Pavitra wrote:
Enhhh... I suppose it's possible that this works all the time in the real world, but I have this vague fear that we'll get into the situation where I can't ever look at the OpenDrizzle source if I want to ever submit a patch to Uru.

Yes... that would suck. What license is OpenDrizzle under? I think the ideal way around this issue isn't making Cyan give up rights to MOUL, but instead having the OpenDrizzle developers sign over some rights to Cyan, in exchange for that project being officially acknowledged by Cyan (and possibly incorporated into the official Uru trunk). I can't speak for Cyan or the Drizzle developers, but I'd expect the Drizzle developers would be very pleased if Cyan finally recognised that tool.

Pavitra wrote:
Probably better to just do LGPL or something. Maybe. I dunno.

That's possibly a good option, yes.

Pavitra wrote:
The thing is, what you describe is still forky. There are two sets of code, theoretically using the same license yet in practice licensed differently. One is community-held GPL, and one is Cyan-held GPL. Code flows one way, from the Cyan pool to the community pool, never from the community pool to Cyan's. (Individual members of the community can give things to Cyan, but the community-held codebase as a whole is by default inaccessible to Cyan.)

I was hoping it wasn't too forky. To put this in context with my original proposal (either on this thread or the other, I forget), I proposed a three-tier model: 1. Individual branches, 2. Community-supported trunk, 3. Cyan-maintained branch (off trunk).

You seem to have interpreted my model as (1) and (2) being non-Cyan-approved code, with all changes merged from (2) into (3) requiring signing. That isn't what I want.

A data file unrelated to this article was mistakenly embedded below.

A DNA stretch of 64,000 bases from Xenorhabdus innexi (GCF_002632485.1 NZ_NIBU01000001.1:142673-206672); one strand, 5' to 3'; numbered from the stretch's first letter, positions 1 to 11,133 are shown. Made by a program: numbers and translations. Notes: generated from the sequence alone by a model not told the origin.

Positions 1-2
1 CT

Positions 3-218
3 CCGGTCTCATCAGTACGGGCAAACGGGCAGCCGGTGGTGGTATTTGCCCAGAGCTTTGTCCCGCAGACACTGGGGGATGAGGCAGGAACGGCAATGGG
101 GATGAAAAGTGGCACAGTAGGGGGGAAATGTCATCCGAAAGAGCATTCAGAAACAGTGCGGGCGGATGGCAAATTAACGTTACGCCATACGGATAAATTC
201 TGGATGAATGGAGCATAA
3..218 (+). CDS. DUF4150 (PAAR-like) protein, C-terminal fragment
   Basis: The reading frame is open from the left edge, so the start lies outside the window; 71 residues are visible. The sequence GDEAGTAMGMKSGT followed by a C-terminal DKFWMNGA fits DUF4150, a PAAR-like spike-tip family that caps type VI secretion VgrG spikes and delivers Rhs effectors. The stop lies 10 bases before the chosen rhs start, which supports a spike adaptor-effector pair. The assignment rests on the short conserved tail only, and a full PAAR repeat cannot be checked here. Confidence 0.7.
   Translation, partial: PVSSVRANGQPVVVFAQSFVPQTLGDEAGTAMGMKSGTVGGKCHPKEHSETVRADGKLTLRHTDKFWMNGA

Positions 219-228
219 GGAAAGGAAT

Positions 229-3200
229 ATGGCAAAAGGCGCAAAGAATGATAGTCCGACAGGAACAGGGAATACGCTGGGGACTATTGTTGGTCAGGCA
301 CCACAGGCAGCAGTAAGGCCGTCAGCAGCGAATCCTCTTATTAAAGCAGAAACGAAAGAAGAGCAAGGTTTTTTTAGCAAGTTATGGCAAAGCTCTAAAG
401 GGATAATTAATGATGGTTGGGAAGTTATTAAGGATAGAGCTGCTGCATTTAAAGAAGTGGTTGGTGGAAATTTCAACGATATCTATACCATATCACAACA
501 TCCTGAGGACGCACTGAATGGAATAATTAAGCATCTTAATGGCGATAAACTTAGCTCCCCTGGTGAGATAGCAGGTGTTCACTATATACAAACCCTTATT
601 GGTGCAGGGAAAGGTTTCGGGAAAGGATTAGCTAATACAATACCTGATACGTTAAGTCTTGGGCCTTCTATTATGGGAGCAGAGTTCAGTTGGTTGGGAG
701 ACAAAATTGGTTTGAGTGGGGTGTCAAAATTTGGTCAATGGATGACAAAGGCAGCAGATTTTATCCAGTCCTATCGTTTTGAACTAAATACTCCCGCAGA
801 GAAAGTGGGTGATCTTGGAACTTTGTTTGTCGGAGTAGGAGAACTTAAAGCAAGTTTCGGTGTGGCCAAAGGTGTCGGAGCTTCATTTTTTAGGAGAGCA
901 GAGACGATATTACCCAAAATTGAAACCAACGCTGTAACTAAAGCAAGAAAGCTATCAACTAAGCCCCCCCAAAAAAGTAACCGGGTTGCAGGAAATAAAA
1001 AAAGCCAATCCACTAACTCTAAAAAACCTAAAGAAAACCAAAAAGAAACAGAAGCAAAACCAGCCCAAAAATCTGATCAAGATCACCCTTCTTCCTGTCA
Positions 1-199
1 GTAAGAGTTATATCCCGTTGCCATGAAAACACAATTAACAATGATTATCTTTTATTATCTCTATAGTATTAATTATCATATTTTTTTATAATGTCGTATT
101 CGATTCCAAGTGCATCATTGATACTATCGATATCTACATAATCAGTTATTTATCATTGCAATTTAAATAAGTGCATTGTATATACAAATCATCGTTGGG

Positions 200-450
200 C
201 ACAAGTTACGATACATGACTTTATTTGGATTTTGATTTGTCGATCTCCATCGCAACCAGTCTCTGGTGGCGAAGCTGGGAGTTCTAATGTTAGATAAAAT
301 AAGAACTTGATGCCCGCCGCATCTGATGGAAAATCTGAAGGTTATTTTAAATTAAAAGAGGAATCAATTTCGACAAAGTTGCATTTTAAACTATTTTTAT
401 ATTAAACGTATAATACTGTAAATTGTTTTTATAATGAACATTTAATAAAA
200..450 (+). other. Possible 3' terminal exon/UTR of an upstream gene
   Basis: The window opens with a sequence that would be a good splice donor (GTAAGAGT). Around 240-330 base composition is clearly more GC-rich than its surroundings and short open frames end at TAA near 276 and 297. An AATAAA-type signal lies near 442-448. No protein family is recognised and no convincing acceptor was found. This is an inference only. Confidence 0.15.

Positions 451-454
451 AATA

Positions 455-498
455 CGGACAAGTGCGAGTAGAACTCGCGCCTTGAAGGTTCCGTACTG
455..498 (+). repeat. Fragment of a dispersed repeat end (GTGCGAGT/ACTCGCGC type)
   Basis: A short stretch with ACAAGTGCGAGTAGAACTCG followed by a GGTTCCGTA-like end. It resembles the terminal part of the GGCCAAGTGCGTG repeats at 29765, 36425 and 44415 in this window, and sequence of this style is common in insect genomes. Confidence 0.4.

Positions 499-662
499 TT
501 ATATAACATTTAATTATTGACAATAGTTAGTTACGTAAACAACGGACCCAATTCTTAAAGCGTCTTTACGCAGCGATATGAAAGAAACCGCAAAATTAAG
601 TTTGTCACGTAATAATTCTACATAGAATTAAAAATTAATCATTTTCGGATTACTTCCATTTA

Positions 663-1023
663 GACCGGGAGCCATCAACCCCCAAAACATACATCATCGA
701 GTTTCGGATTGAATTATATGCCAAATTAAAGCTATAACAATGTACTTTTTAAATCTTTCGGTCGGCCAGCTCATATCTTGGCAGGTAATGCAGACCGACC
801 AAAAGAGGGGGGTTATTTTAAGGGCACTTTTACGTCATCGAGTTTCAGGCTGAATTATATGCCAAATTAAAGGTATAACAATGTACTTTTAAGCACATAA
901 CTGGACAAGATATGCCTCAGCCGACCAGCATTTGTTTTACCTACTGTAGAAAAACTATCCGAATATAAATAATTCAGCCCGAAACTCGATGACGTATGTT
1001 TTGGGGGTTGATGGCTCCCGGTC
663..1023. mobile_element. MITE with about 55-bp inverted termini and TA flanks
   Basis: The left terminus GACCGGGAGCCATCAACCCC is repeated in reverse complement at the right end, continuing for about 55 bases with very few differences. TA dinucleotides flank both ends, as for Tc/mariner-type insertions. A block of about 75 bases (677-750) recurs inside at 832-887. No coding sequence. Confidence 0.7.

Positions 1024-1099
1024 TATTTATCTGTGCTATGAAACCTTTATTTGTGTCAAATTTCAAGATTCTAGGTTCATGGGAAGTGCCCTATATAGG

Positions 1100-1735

I want the Cyan branch to closely if not exactly mirror the community-supported trunk (just with an extra layer of approval from Cyan. In other words, every change not approved by Cyan should be factored out of the trunk quickly to keep the two branches closely in sync -- one is not a fork of the other). Therefore, under my model, the (2) community trunk would require signing the Cyan agreement as well. Therefore, everything accepted into the mainstream by the community is compatible with (3) Cyan's branch.

This resembles the model of the Free Software Foundation and Python. All code committed to the trunk of Python, for example, requires that developers sign over some rights to the Python Software Foundation, so they have control of the license without having to contact each individual developer, should the licensing have to change.


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PostPosted: Fri Apr 16, 2010 4:33 pm 
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Eat_My_Shortz wrote:
Similarly, an open source license cannot single out a particular group. A license which gives one right to Cyan, and a different right to everybody else, is not open source.

This isn't true within the normal definition of "open source". So long as you give sufficient rights to everyone, nothing prevents you from giving even more rights to specific groups.

E.g. the GPLv2 requires that you either provide the source, offer to provide it on demand, or pass on an offer from a third-party to provide it on demand. But the last option is only permitted for non-commercial distribution; if a commercial distributor receives such an offer, they must take on the responsibility for providing source.

The FSF considers the Netscape Public Licence to be a "Free Software licence" in spite of having exactly the requirement being discussed, i.e. that the original developer (Netscape) could use modifications to existing files in proprietary products.

Eat_My_Shortz wrote:
Secondly, as I have said before, we do not want to create yet another license. (Firstly because it will have to be drafted by lawyers, secondly because it will make MOUL incompatible with the vast majority of other source code out there, and thirdly because a new license will have to be OSI-approved to be considered open source.)

Creating another licence is less than ideal, but it's not a deal-breaker. Most open-source licences don't have the compatibility issues of the GPL; you can use BSD- or MIT-licensed code even in proprietary products, LGPL code can be used as a shared library by proprietary products, etc. And we can't use GPL code in MOULa so long as it uses PhysX due to clauses in the PhysX licence which are incompatible with the GPL.

An alternative is to offer the code under a normal open-source licence, but only accept modifications back into the mainline if the author is also willing to licence the modifications to Cyan for commercial use.